Certainly teachers can be part of the solution, but not so long as we, and the organizations that represent us, have been defined as the problem. It has taken me a long time to get to the point where I would write something as strong as this, because I have been trying very hard to connect and dialogue with this administration. But as I try to explain, we cannot connect when we have been defined as the source of the problem.
I do not think shameful mismanagement of urban districts is an adequate explanation for the systematic inequities we see in student outcomes. Issues like working conditions and the ability to attract and retain teachers in high needs schools are directly related to poverty and funding inequities. So we are back to this as a critical issue that must be faced.
When the "big bold idea" of the administration is to take funds that have historically been provided to correct inequity, and turn them into competitive grants, where we will have winners and losers, something is very wrong.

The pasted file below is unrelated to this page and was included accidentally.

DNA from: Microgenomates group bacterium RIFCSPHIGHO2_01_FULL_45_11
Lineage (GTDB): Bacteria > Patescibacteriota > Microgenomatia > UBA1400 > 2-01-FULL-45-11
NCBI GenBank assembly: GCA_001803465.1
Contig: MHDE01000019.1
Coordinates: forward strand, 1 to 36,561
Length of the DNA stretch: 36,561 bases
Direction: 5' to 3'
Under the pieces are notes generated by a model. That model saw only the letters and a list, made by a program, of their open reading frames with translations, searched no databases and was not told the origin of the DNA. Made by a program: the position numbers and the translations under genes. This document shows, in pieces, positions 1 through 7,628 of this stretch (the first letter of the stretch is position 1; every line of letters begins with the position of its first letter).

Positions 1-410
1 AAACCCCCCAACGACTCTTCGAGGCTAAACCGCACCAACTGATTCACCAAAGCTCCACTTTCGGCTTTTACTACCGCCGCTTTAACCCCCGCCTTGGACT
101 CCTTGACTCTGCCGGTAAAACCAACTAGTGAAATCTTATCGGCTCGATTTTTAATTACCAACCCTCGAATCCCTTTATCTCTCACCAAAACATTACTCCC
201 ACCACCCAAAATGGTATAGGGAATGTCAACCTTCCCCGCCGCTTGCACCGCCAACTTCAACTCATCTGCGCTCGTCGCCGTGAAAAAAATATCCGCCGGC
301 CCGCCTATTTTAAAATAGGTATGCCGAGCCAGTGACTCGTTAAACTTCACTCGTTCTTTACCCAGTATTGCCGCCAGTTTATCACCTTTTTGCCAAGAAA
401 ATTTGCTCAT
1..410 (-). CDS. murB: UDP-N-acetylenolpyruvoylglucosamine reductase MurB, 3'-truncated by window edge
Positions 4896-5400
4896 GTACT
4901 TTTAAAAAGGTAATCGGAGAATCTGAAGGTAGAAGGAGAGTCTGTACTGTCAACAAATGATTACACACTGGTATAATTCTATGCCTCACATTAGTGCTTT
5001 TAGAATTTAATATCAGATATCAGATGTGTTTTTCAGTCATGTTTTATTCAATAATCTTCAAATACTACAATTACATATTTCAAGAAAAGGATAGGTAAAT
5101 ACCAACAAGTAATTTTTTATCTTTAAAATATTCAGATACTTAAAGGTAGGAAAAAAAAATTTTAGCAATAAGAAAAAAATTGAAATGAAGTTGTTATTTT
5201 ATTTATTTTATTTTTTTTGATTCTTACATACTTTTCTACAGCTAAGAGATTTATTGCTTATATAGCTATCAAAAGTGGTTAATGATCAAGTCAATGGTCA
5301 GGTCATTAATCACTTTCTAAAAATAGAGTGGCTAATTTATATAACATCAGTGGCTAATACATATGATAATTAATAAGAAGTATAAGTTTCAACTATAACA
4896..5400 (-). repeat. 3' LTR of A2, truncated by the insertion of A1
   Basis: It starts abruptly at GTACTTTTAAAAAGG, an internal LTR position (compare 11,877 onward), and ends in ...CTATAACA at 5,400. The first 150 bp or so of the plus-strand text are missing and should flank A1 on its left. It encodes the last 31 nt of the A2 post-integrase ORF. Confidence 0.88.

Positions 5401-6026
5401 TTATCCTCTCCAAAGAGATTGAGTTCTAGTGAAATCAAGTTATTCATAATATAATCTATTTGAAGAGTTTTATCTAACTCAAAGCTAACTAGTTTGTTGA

You may see this as polarizing, but when you are in a fight, it becomes necessary to frame the issues or they are framed for you. Teachers have been framed by NCLB since 2001, when GW Bush indicted us for the crime of the achievement gap. Duncan and Obama are continuing the prosecution, as we see with the continued demand to close schools and fire teachers.
Teachers can be part of the solution, but I refuse to continue to allow others to define the problems for us.
by: AnthonyCody | July 16, 2010 12:07 AM